15. The city is first mentioned in the Galician-Volhynian chronicle under 1256 as L’vov.

    Sitsyu zhe plameni byvshu, yakozhe so vseye zemli zare viditi, yakozhe i so L’vova zryashche, viditi po polem Belz’skym’ ot goreniya silnago plameni.

  16. “[B]ut to refer to Rivendell as Imladris was as if one now was to speak of Winchester as Camelot, except that the identity was certain, while in Rivendell there still dwelt a lord of renown [Elrond] far older than Arthur would be, were he still king at Winchester today.”

    But that said (and I couldn’t resist it), speaking of Smyrna as İzmir doesn’t seem to me any weirder than referring in English to Athens, either classical or modern, or for that matter to the prophet Isaiah (eye-ZAY-uh), who would scarcely recognize this mutilation of his name.

  17. Searching the various BYU corpora turns up no hits for “foot the check” and only a handful for “foot the tab.” There are hundreds for “foot the bill.”

  18. speaking of Smyrna as İzmir doesn’t seem to me any weirder than referring in English to Athens, either classical or modern

    The difference, of course, is that you are following the traditional usage in a language in which you are communicating in.

    But calling Smyrna Izmir referring to period before 1922 is just a foolish exercise in political correctness (and morally quite questionable at that, if we recall how exactly the city lost people who called it Σμύρνη).

    Surely if the Turks capture Vienna again, you wouldn’t start calling it Viyana?

  19. John Cowan says:

    period before 1922

    I’m sure the Turks have called it that since at least 1076.

    start calling it Viyana

    Why not? Though it would take some getting used to. As I’ve said before, English adopts foreign spellings and pronounces them in its own bizarre way, so everyone wants to get their native spellings into English.

  20. Searching the various BYU corpora turns up no hits for “foot the check” and only a handful for “foot the tab.” There are hundreds for “foot the bill.”

    Makes sense, Ole’ Joe Smith sure had it figured. At %10 stubbing your tithe on his stone tablets has led to the best returns in the “modern” world and a Corpora quite unlike any other.

  21. The Battle of Volgograd.

  22. The city is first mentioned in the Galician-Volhynian chronicle under 1256 as L’vov.

    The point is not that nobody called it L’vov or L’viv, the point is that that was used by a particular ethnicity at the time and by nobody else — not only was the official name Lemberg, that’s what Agnon, his readers, and pretty much everybody else called it. I agree with Vanya that it’s ahistorical to refer to it by the modern name, though of course anyone who wishes is free to do so. I will raise an eyebrow and move on.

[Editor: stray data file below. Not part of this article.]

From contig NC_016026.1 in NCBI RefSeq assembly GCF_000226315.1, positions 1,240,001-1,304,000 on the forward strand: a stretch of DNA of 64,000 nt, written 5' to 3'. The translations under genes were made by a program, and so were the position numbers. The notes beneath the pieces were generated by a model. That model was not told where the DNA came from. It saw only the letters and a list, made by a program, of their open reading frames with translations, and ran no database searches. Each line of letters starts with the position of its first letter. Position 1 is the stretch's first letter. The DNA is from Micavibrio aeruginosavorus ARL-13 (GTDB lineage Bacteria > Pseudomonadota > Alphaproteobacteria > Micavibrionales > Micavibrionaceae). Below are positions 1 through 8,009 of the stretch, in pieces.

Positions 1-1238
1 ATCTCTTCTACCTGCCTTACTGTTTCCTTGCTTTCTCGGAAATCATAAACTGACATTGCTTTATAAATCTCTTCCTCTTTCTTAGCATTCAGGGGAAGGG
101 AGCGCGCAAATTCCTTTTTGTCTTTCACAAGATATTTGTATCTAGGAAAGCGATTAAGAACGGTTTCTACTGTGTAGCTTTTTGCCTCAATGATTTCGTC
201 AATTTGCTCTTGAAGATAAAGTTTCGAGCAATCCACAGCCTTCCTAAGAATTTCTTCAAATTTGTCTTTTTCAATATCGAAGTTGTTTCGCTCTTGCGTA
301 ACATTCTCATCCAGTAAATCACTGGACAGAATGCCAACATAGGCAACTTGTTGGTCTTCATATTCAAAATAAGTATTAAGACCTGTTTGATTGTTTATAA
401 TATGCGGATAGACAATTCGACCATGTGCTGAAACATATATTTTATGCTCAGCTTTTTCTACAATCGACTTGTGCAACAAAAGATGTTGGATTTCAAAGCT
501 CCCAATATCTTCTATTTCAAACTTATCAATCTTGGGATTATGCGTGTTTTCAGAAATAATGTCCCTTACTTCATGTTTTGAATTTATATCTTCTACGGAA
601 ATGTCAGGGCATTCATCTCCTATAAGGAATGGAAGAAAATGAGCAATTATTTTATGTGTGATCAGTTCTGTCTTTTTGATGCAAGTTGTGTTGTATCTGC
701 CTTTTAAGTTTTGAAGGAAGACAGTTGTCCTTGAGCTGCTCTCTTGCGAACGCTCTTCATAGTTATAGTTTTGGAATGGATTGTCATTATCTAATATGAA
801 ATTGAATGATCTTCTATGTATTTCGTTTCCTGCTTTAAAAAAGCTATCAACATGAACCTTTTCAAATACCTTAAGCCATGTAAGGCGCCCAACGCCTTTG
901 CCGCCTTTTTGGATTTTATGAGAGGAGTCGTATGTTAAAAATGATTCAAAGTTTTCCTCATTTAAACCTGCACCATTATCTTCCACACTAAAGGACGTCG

23. Many Polish Jews knew it as Lwów. I’d like to know why Agnon preferred Lemberg.

  24. Lemberg is the primary Yiddish name of the city as far as I know – and Agnon spoke German as well.

  25. J.W. Brewer says:

    There’s a recently-published scholarly book with the apt title “Lemberg, Lwów, L’viv, 1914‒1947: Violence and Ethnicity in a Contested City.” But the punchline is that that’s an English translation of a book originally written in German, and the original title was the less toponymically apt “Kriegserfahrungen in einer multiethnischen Stadt: Lemberg 1914‒1947.”

  26. David Marjanović says:

    if the Turks capture Vienna again

    Tssss. They never did! They tried twice, but there are more Turks in Vienna now than ever before.

    (One of the xenophobe party’s favorite subjects, though not the one they bring up most often.)

    not only was the official name Lemberg

    I’m sure that was one of three official names. Plenty of places at least in the “Austrian” half of the empire had different official names in different languages.

    Kriegserfahrungen in einer multiethnischen Stadt

    Whoa! That’s quite a different title, as if the book were a TV show. “War experiences in a multiethnic city”… ethnicity is not a topic (if the title is accurate), it’s just background, and the violence is quite specific.

  27. David Eddyshaw says:

    foot of the mountain

    Kusaal mountains have buttocks rather than feet, presumably because they sit instead of standing.

  28. I wouldn’t like “the arrival of a bill he can’t foot” either, in reference to the Charlie Chaplin gag. “Footing the bill” is not just paying your own debt, it must include other people. So you could say “they all went out for dinner and he footed the bill for everyone”. I wouldn’t like to say “I had lunch at Macdonald’s because that’s the only place I could foot the bill”. But I could say “I took the soccer team to lunch at Macdonald’s because that’s the only place I could foot the bill”. For me anyway.